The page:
Money, Self-improvement

Unexpected Joy at the Library From Limited Choice

As you may already know, I like audio books just as much as the regular old printed versions. And you may also know that I am pretty thrifty (some may some cheap, how dare they) with money. I once had an Audible account, but found that I had credits accumulating (back when accounts were credit-based) and I didn’t have the time to listen with my steady stream of podcasts. I cancelled the Audible account a few years ago to save a few bucks, but still enjoy having an audio book to listen to, especially on dog walks or long car rides.

After saudio book listenome research I discovered my local library’s digital audio and e-book program. The county library here is hooked up to two different on-line library sources (Libby and Palace), which means I can check out an audio book, listen to it on my phone, then the book gets removed from my account when it’s due. I don’t have to remember to return anything,and I can borrow countless books; it’s a win-win (the marvels of technology!).

The downside is that I don’t get to listen to any book I want. Extremely popular or new books usually have wait lists and long hold times. There are also quite a few books they don’t carry in their “stacks.” The upside to this, however, is that I’m often forced to find a book on a new topic or a different author that I normally wouldn’t pick out. That being said, I’ve picked a few duds over the years, but all I have to do is press “Return book” and it goes back to its virtual shelf. The vast majority of books I’ve chosen from the “Available Now” column have been really great reads, some I never would have considered checking out.

Here are a few of both non-fiction and fiction that I’ve enjoyed over time and that you might too:

Think Like a Monk by Jay Shetty. This guy is definitely having a moment right now and good for him! Shetty’s story is interesting because he was a regular old Brit just starting his career but decided that the corporate grind was not for him, so he went to India and became a Buddhist monk. He realized along the way that he could help people more by telling them about his experiences and skills he learned by living a monk’s life. His story and tips are worth the read (or listen).

Educated by Tara Westover. This fascinating account and memoir is about the author growing up in rural Idaho with her doomsday-prepping family of devout Mormons. Her parents did not believe in the establishment or traditional education, but Westover perseveres to educate herself and live beyond the confines of her small world. Her stories are incredible and heart-breaking at times while also causing you to think about the effects our families have on us, long-term, and the choices we must make because of that.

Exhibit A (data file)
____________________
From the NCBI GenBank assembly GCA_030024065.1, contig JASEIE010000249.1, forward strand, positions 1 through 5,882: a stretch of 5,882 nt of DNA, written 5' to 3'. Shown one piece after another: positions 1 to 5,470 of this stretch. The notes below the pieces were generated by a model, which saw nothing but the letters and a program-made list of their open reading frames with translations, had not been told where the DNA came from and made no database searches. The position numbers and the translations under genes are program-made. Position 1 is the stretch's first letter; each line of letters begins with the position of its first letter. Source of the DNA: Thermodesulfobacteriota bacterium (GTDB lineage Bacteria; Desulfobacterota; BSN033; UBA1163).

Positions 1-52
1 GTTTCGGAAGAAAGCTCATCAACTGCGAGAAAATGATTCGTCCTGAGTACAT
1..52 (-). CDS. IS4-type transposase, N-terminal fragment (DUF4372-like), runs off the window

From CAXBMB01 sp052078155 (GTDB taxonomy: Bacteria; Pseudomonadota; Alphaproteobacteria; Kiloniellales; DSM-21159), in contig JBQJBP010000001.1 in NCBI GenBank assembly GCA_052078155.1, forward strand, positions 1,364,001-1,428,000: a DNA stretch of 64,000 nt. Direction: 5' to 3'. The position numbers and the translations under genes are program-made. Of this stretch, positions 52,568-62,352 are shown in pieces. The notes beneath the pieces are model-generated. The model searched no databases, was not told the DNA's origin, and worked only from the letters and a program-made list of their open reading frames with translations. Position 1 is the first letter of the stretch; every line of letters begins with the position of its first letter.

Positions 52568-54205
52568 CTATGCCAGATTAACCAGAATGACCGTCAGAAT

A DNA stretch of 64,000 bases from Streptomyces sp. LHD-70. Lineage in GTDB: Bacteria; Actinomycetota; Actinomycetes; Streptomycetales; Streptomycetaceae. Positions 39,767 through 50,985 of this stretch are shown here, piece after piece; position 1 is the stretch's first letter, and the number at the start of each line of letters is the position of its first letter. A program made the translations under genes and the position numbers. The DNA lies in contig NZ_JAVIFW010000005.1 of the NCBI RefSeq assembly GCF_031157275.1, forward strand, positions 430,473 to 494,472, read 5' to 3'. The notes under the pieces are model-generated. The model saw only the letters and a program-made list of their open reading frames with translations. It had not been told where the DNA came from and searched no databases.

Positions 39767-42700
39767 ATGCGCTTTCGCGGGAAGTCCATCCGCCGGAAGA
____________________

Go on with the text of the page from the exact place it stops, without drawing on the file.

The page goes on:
American Prometheus: The Triumph and Tragedy of J. Robert Oppenheimer by Kai Bird and Martin J. Sherwin. We all know that Oppenheimer’s story has been a popular subject lately with the release of the film. I decided to listen to the biography first and then watch the movie (which I still need to do). This audio book is twenty-seven hours long! It felt like a part-time job listening to it, but I finished it and I’m glad I did. Oppenheimer’s life and story is interesting and profound. The quest of science in the larger scheme of war and the fallout from that is serious food for thought. If you’re driving across the country and have twenty-seven hours to kill, this one will keep you occupied.

101 Essays That Will Change the Way You Think by Brianna Weist. Most books that have some type of claim in the title turn me off, but this one ended up being a definite winner. Wiest’s essays are short but succinct, and really do make you change the way you think! Some include choosing purpose over passion, embracing negative thinking, and why so many of us can’t attain happiness. I bought this in paper form after I listened to it so I can re-read an essay from time to time.

The Book Woman of Troublesome Creek by Kim Michele Richardson. This historical fiction is set during the 1930’s in Kentucky after the New Deal. Women (who did not have many job prospects at the time) were hired to deliver library books via horseback to rural folks who could not access a library. The story features the blue-skinned people of Kentucky (an actual medical phenomena) and what one woman who is a “Blue” has to endure as a traveling librarian in the mountains of Appalachia with prejudice, fear, and sometimes unexpected kindness.

Sharp Objects by Gillian Flynn. This novel is by the same author of Gone Girl (which I did not read). Thriller/suspense is typically not my preferred genre. The story and plot of Sharp Objects is pretty disturbing and bizarre overall, but if you want a book that will keep the pages turning, or audio rolling, this fits the bill.

The Liar’s Dictionary by Eley Williams. Part of the reason this novel interested me is because the author carries out two stories in different centuries about an infamous dictionary that is central to the plot. It was a weird, funny, and different kind of novel. It also satisfied the word nerd in me.

book heartSkip good old Amazon and go to your library’s website to see what kind of audio and e-books programs they offer. It opens up a whole new world of print and audio. And the best part, it’s FREE!



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